The funeral of Cardinal John O'Connor at St. Patrick's Cathedral on 50th Street and Fifth Avenue in Manhattan on Monday was stuffed with the powerful and the formerly powerful, presidents and ex-presidents, governors and ex-governors, mayors and ex-mayors....
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Not My Rosary?
That miserably cold January afternoon seemed colder than ever because I knew my friend Cardinal O'Connor was losing his battle against the tumor on his brain. He had not complained; he accepted it all, feeling even closer to his Lord, showing courage...
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Profile Voting: More Than a Hill of Beans
By the time this essay is published, the year 2000 candidates for high office will be accelerating toward their final clash in November, their respective salvific promises and rhetorical flourishes flapping like battle pennants in the wind. The sights...
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Remembering Him
I knew Cardinal John O'Connor for many years. His death, however sad, is an occasion for me to think back on the extraordinary man I was privileged to call a friend. He had two main passions. One was the sanctity of every individual life. That meant...
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She's Not Doc's Only Victim
Maggie Gallagher Here's the story (those of you with weak stomachs, avert your eyes): A 31-year old divorced nurse in the Bronx has an affair with 44-year-old Dr. Stephen Pack. The nurse lives with her toddler and her parents in a modest Cape Cod in...
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The Abortion Rules
The first thing to say about The Cider House Rules is that it is not literature, but pro-abortion propaganda. The second thing to say is that, despite generally poor reviews (about which more below), the last time I looked it had climbed midway up the...
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The Cider House Rots
Homer Wells is an atypical sort of prodigal son. Being an orphan, he has no father to disappoint, let alone to be welcomed home by. Instead, this protagonist of The Cider House Rules, the Oscar-winning film based on John Irving's novel of the same name,...
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The Cider House Rules-Not!
When The Cider House Rules came out this year, you wouldn't have had an inkling, from the print ads or previews, that it was a film about abortion-- unless, of course, you were familiar with John Irving's 1985 novel of the same name. Indeed, a non-controversial,...
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The Dying of the Mind
Times change, and as they change, so do attitudes. Think back to the 1960's, when the Sexual Revolution began (or at least came to the surface of popular consciousness). Then even the New York Times was somewhat shocked by the spread of homosexuality,...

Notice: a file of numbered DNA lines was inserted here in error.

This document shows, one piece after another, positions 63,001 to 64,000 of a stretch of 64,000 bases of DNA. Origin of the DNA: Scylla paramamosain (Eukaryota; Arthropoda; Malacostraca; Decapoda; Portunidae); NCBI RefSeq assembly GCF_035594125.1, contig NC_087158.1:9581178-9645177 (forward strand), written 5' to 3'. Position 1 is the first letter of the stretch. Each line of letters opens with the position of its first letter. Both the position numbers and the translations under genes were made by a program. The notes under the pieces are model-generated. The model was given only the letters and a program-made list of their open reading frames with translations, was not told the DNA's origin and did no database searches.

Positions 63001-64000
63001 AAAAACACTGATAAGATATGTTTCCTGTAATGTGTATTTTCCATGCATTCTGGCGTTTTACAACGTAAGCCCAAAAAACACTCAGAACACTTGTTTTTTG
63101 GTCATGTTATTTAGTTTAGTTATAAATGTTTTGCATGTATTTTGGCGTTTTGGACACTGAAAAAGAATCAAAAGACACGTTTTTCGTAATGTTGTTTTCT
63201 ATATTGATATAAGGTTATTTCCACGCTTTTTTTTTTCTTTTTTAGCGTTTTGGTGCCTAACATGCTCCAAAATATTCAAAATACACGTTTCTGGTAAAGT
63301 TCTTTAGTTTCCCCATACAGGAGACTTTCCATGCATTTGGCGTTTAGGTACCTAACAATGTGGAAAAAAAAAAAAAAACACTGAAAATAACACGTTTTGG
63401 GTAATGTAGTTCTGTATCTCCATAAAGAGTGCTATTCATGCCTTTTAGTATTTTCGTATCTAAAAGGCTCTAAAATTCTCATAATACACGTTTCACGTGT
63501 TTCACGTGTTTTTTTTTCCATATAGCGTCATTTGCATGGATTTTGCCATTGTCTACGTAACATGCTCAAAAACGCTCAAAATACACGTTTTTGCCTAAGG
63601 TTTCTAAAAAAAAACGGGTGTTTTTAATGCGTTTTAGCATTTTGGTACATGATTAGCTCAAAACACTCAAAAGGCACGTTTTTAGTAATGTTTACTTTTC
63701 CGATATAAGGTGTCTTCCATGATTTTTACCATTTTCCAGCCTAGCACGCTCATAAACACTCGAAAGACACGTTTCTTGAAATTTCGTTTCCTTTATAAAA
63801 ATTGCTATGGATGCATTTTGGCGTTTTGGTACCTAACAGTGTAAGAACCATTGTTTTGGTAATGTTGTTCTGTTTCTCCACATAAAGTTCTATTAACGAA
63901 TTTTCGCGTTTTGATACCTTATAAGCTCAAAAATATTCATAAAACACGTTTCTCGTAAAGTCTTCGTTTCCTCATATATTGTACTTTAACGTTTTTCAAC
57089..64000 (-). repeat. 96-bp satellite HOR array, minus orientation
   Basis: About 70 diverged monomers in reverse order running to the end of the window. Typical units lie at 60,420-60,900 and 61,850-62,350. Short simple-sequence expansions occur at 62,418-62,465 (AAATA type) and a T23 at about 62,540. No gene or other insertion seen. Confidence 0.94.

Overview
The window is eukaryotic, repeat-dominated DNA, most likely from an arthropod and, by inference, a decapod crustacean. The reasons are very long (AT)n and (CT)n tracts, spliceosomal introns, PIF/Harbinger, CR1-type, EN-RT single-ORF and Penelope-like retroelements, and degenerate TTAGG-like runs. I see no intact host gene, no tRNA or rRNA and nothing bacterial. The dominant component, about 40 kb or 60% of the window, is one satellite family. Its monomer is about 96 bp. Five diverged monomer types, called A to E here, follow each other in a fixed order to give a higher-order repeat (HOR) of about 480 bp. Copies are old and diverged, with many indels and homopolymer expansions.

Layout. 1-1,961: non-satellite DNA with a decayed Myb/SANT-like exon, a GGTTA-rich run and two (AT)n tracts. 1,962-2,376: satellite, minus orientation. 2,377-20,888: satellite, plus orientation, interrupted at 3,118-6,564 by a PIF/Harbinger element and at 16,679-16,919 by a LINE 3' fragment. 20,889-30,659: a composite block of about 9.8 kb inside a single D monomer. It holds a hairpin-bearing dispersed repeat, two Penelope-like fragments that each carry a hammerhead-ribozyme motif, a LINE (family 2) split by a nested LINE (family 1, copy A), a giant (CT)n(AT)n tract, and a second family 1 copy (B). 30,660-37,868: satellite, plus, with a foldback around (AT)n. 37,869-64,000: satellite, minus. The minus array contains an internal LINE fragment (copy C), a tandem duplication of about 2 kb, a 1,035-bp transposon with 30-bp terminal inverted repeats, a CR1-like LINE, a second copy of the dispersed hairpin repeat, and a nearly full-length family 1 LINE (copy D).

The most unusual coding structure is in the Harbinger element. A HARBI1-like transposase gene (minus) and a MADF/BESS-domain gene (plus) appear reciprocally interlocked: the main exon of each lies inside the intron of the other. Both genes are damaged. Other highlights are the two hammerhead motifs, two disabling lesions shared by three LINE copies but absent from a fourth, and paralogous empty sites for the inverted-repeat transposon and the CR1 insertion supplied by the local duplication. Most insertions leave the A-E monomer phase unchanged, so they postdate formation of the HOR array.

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The Ex-Abortionists: Why They Quit
As a young doctor in the early 1970s, Paul E. Jarrett, Jr., did a number of legal abortions. He began having doubts, though, after the urea-induced abortion of a mental patient. The child, weighing two pounds, was born alive, and the mother screamed,...
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The Human Life Review: John Cardinal O'Connor, R.I.P
The Irishman in Cardinal John O'Connor must enjoy watching those who had little truck for him in life rushing to offer their hosannas now that he is safely dead. Yet it's hard to believe that the cardinal wouldn't take even the praise as something of...
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The Illusion of Animal Rights
You might be wondering what an article on animal rights is doing in a journal devoted to the defence of human life. It turns out that the connections are closer than you may think. Grasping them is crucial to a proper understanding ofjust why innocent...
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The Sisters of Life: An Interview with Agnes Mary Donovan
The congregation of the Sisters of Life was founded in 1991 by Cardinal John O'Connor of New York to promote the sanctity of human life. Among the first to join, Mother Agnes Mary Donovan, S. V, has been superior general since 1993; she resides at the...
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The Zygote and Personhood
In 1938, when abortion was not an "issue" and people took the life of the unborn child for granted, Margaret Shea Gilbert produced a small book entitled Biography of the Unborn. Not only did the general public look favorably on the work, but the Williams...
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Under Oregon's Iron Shroud: Real People, Real Deaths
Killing is most easily done in the shadows, behind closed curtains, under cover of darkness where nobody can see. So it isn't surprising that Oregon bureaucrats imposed an iron shroud of secrecy over assisted suicide, which that state's voters legalized...